In historical sciences, observable phenomena are often used as indicators of past phenomena.  Some recent examples show how these can mislead researchers.

Ice cores:  A press release from University of Wisconsin-Madison, echoed on NASA’s Astrobiology Magazine, has climate scientists scrambling.  For decades, they have used Greenland ice cores as proxies for historical climate change, particularly the ratios of oxygen isotopes in bubbles in the ice.  Now, research has shown that these ratios are misleading and can exaggerate temperatures.  The press release is concerned with one particular period scientists have labeled the Younger Dryas, alleged to be 13,000 years ago, when the temperature supposedly plummeted, according to the old interpretation of oxygen ratios in Greenland ice.  Trouble is, that indicator is at odds with other indicators.

“We don’t believe the ice cores can be interpreted purely as a signal of temperature,” says Anders Carlson, a University of Wisconsin–Madison geosciences professor. “You have to consider where the precipitation that formed the ice came from.”

So, will a simple correction bring the data into conformance with theory?  “It’s a fresh reminder from an ancient ice core that climate science is full of nuance,” Carlson said.  “Abrupt climate changes have happened, but they come with complex shifts in the way climate inputs like moisture moved around.  You can’t take one difference and interpret it solely as changes in temperature, and that’s what we’re seeing here in the Greenland ice cores.”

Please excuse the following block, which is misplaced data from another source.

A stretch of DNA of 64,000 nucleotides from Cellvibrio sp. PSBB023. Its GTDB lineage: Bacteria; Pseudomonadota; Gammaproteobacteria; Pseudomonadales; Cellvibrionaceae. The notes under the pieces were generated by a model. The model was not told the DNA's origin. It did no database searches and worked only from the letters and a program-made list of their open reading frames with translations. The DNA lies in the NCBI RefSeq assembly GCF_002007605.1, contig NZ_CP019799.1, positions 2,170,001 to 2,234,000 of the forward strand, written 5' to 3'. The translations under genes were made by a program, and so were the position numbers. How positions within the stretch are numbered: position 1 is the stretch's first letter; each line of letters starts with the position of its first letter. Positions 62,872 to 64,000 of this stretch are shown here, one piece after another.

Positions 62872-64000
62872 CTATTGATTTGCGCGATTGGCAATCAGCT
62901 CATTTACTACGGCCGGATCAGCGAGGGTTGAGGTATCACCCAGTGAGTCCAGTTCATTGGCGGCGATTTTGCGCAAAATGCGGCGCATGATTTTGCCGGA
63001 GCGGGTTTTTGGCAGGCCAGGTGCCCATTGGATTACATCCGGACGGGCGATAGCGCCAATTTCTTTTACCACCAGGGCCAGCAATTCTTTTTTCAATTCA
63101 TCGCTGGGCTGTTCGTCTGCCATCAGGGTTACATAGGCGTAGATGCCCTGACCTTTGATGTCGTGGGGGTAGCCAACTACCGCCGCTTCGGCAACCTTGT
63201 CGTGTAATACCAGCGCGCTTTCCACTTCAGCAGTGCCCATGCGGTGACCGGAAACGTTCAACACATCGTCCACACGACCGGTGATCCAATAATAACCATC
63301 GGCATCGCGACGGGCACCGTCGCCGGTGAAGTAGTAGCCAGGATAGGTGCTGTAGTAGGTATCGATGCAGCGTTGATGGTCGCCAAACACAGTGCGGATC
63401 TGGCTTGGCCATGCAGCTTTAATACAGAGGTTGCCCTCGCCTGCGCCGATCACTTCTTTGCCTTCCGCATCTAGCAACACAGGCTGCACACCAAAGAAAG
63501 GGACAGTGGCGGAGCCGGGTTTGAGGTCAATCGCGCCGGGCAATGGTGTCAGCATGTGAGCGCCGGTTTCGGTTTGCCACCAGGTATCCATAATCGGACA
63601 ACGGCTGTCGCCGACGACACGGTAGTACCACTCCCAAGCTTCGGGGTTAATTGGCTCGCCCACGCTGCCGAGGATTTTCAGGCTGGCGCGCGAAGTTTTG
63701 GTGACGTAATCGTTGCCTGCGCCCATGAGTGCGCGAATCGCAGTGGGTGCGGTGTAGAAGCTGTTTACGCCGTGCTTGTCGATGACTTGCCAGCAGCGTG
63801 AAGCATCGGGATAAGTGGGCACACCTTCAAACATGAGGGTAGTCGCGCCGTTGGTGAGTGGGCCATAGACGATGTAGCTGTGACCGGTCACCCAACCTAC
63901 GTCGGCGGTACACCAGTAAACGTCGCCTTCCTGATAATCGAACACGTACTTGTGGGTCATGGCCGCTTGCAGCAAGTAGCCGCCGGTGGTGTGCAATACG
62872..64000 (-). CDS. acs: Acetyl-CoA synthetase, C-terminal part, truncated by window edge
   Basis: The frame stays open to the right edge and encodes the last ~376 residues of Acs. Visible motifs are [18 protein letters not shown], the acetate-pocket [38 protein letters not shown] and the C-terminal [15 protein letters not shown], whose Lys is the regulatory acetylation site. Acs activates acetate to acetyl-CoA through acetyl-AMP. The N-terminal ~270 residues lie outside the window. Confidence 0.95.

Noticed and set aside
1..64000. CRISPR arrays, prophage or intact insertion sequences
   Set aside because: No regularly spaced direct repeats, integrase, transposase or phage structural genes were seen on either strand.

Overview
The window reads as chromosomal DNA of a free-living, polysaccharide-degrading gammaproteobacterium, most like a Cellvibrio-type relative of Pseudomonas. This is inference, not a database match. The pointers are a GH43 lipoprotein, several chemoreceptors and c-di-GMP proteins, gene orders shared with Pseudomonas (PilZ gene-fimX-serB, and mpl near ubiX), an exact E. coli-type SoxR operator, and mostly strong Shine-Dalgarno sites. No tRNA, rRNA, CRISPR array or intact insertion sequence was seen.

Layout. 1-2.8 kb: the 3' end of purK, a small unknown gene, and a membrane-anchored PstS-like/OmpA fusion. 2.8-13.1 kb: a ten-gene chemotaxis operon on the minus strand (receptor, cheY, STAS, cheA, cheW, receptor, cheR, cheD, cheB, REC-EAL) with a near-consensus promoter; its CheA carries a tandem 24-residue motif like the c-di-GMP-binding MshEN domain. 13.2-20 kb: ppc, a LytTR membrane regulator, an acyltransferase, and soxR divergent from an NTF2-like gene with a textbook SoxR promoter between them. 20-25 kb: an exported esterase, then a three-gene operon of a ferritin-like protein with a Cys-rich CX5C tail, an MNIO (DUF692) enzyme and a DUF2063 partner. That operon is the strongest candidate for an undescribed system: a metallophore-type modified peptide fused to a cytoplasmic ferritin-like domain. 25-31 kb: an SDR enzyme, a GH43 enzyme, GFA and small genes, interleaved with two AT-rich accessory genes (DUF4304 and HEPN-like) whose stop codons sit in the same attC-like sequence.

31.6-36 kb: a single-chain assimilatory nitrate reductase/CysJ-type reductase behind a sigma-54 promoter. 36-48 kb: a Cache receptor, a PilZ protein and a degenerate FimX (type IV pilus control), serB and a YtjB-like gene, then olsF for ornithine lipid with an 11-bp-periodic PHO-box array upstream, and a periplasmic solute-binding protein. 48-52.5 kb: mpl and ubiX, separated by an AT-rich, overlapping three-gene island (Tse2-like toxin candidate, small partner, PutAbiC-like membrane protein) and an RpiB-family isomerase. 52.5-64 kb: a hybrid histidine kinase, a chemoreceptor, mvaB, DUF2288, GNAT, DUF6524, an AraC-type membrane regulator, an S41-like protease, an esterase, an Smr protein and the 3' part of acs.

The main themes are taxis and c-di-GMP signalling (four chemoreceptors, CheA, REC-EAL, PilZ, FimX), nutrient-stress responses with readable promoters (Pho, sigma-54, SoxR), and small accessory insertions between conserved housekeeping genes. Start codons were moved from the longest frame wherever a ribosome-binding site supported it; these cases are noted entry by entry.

Gravitational lenses:  A press release from JPL today has cosmologists worried.  They found an arc of light where it shouldn’t be.  According to theory, arcs are the light of distant galaxies distorted by intervening matter.  “The giant arc is the stretched shape of a more distant galaxy whose light is distorted by the monster cluster’s powerful gravity, an effect called gravitational lensing,” the article explained.  “The trouble is, the arc shouldn’t exist.”  This sent one observer of the Hubble image into a psychological crisis:

“When I first saw it, I kept staring at it, thinking it would go away,”said study leader Anthony Gonzalez of the University of Florida in Gainesville, whose team includes researchers from NASA’s Jet Propulsion Laboratory, Pasadena, Calif. “According to a statistical analysis, arcs should be extremely rare at that distance. At that early epoch, the expectation is that there are not enough galaxies behind the cluster bright enough to be seen, even if they were ‘lensed,’ or distorted by the cluster….

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